A History of STRUM
by Roy Matson
his large family to choose homestead land just west in the same section. He had contact
with Gustav Gulliksrud and family who settled further up the valley; Christoffer Swendby,
the Civil War veteran, and Hans Moltzau drove up from La Crosse County behind
Swendby’s mules one day, acquired the quarter-section next south. Moltzau was an old
Hurdal name, Swendby came from nearby Feiring.

A cousin, Anton Dahl, had homesteaded in section 32 a year after Evenson.  H. J.
Rognlien was an early arrival. Blacksmith Per Bonkerud and John Nelson Indgjer were
influenced by Evenson. Later arrivals from Hurdal were Nels Garson, his brother Olaus,
and Olof Indgjer. Johannes Dahl’s large family of grown sons and daughters were all from
the small home valley. The sons were merchants in various places. A son, Oluf, was in
partnership at Strum for several years. Johannes lived in section 27. Other immigrants
came to this community, lived and worked here a short time and found homes elsewhere.

From Rindal

Rindal, a valley near Trondheim, had a group of immigrants who formed a transplanted
community in the Big Creek area. Fredrik Olsen found one settler in that part of the long
valley when he and Nels Hagestad came there in 1868. The two men had met in Sparta,
were looking for land and had heard it was available north of the Beef River in Eau Claire
County. Olsen had left Norway in 1861, landed in Quebec and had worked in Lodi in
Dane County some years prior to meeting Hagestad. Both men found what they wanted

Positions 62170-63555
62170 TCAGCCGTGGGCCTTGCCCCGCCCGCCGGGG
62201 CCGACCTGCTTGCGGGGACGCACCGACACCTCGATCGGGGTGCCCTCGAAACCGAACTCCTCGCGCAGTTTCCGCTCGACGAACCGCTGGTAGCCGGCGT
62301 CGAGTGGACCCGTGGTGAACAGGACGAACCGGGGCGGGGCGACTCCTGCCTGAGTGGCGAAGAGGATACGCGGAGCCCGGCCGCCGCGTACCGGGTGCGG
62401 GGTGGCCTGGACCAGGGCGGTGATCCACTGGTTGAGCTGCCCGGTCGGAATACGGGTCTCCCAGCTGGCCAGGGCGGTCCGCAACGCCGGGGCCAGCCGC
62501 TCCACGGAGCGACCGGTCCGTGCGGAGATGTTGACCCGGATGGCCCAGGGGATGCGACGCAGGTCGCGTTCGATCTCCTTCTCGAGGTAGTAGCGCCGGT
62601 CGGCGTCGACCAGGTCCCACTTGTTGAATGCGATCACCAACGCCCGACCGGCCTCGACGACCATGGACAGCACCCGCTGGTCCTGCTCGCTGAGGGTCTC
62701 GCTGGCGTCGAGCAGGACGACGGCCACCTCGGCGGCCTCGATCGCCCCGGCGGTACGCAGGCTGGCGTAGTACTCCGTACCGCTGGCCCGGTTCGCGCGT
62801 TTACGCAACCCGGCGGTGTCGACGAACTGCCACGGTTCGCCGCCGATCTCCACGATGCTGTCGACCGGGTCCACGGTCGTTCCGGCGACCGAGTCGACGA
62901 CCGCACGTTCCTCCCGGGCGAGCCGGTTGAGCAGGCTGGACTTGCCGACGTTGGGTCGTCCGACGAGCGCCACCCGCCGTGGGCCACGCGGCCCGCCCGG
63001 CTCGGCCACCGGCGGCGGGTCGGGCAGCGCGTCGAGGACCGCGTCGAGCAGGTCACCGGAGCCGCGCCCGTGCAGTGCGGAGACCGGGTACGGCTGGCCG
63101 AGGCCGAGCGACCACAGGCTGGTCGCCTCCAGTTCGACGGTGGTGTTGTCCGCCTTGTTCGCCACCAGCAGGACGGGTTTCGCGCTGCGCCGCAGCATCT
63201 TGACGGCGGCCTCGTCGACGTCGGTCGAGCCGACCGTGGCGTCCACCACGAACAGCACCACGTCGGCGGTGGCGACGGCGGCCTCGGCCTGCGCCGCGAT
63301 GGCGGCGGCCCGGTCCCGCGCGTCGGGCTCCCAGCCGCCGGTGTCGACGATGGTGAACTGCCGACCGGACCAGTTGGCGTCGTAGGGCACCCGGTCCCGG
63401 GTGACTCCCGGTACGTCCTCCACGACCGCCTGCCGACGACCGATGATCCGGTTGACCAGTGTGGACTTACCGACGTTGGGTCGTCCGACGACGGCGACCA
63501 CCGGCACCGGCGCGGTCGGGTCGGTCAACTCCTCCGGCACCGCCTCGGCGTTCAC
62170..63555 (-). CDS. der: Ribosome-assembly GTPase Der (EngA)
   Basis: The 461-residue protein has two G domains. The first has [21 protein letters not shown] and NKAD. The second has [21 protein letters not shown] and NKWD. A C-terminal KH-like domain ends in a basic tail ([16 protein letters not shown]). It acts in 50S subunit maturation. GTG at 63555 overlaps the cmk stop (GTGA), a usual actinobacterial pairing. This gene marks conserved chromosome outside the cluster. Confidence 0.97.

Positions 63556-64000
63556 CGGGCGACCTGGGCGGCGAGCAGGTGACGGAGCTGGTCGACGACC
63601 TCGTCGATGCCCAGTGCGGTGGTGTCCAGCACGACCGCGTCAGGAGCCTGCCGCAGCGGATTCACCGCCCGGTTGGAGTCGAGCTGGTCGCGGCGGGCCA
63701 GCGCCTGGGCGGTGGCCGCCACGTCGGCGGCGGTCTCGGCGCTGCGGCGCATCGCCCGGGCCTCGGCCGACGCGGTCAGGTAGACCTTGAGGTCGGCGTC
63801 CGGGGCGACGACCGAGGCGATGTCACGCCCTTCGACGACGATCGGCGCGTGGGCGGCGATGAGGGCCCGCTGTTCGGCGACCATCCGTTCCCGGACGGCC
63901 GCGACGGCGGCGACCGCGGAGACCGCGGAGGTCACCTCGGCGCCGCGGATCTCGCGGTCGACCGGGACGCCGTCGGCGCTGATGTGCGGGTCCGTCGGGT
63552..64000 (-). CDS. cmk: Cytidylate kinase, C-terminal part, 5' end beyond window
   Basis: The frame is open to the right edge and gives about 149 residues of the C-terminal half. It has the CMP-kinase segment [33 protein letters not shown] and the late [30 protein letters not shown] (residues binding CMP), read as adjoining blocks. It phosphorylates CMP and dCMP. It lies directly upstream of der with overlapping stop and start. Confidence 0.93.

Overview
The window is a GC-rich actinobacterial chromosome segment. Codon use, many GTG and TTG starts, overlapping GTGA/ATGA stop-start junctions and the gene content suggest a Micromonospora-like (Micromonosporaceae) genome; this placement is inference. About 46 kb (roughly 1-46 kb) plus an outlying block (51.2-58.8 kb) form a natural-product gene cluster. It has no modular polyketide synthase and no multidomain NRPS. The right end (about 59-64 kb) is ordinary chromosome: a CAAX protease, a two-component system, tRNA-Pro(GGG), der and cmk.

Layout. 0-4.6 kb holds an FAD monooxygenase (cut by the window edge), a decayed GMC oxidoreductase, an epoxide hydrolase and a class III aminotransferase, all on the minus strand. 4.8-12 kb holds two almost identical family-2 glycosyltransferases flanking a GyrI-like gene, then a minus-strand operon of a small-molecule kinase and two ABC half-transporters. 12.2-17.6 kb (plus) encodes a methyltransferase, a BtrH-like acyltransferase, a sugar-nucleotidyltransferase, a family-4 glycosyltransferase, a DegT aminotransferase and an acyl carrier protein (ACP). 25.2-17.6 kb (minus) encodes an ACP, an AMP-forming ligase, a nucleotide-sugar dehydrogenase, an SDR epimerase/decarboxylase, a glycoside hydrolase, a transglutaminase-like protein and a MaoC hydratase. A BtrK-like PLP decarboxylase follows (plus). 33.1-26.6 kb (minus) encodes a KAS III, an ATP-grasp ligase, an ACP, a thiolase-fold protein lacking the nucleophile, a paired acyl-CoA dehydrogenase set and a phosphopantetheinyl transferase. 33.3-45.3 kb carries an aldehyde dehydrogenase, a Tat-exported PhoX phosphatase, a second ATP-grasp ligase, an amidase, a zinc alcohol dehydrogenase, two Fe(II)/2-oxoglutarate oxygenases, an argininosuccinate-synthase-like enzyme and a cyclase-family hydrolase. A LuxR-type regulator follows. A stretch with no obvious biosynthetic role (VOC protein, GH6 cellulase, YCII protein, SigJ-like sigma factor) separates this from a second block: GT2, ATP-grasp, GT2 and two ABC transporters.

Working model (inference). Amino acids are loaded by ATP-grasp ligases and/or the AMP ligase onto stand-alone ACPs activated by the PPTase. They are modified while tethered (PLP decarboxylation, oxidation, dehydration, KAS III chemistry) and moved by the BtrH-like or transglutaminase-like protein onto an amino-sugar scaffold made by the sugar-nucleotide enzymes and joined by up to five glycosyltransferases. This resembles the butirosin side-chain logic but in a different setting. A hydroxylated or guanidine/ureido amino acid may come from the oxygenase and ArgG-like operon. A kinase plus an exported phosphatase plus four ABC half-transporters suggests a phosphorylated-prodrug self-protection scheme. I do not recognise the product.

and applied for homestead rights later that year. Both families settled in northern Big
Creek the next spring.

Nine people left Rindal in 1869, among this group were three Romunstad brothers and
Erik Hanson who had employment on WRR track preparation north of Black River Falls.
Letters from the old country informed them of Olsen’s location and when an opportunity
arose, these men hiked across the unsettled miles and found their acquaintance. All were
impressed and the three brothers obtained their quarter sections of land in one little valley
that presently bears their name. Hanson worked as a blacksmith at Eau Claire some years,
returned to Norway for a bride, came back and bought land within a mile of the others.

Late arrivals from Rindal that settled in the same area were the Peder Shermoe family, Ole
and Lars Stomprud, Lars Hatlee, the Rindal family, besides others who came and moved
after a short time.

Hamlin and Osseo were the closest post offices when these arrivals located. These Rindal
people erected a small house of worship the very first years. Later several families joined
the St. Paul’s congregation when it formed. Others became members of the West Beef
River synod.

From Solør

Northeast of Oslo, perhaps 75 miles or more, the Glomma River makes a right angle turn
westward as it drains the length of a large valley named Osterdal. Inside this angle and
northward lies Solør, a fairly large bygd that has two large settlements in this country.
Blair has a great number of Solør descendants as well as does Bruce Valley and Chimney
Rock of this area. These descendants were often called “solungs”.

Karelis Wenberg came to America in 1867, worked a couple of years and then began
looking for a place to live. Trempealeau County was reputed to have many Norwegian
settlements at that time and he was naturally attracted by this rumor. He claimed land in
Chimney Rock and tells that three English speaking settlers preceded him. These men left
and Wenberg’s countrymen began moving in. In a few years the whole area was settled
and the majority were from Solør.

Wenberg’s home was a postal station in the Whitehall-Eau Claire stage run. He was
authorized to open mail bags. He mentions that knolls had a blue haze where the blueberry
crop was ripe, that old Norwegians pronounced Trempealeau “Trommela” and wheat was
hauled to a village by that name.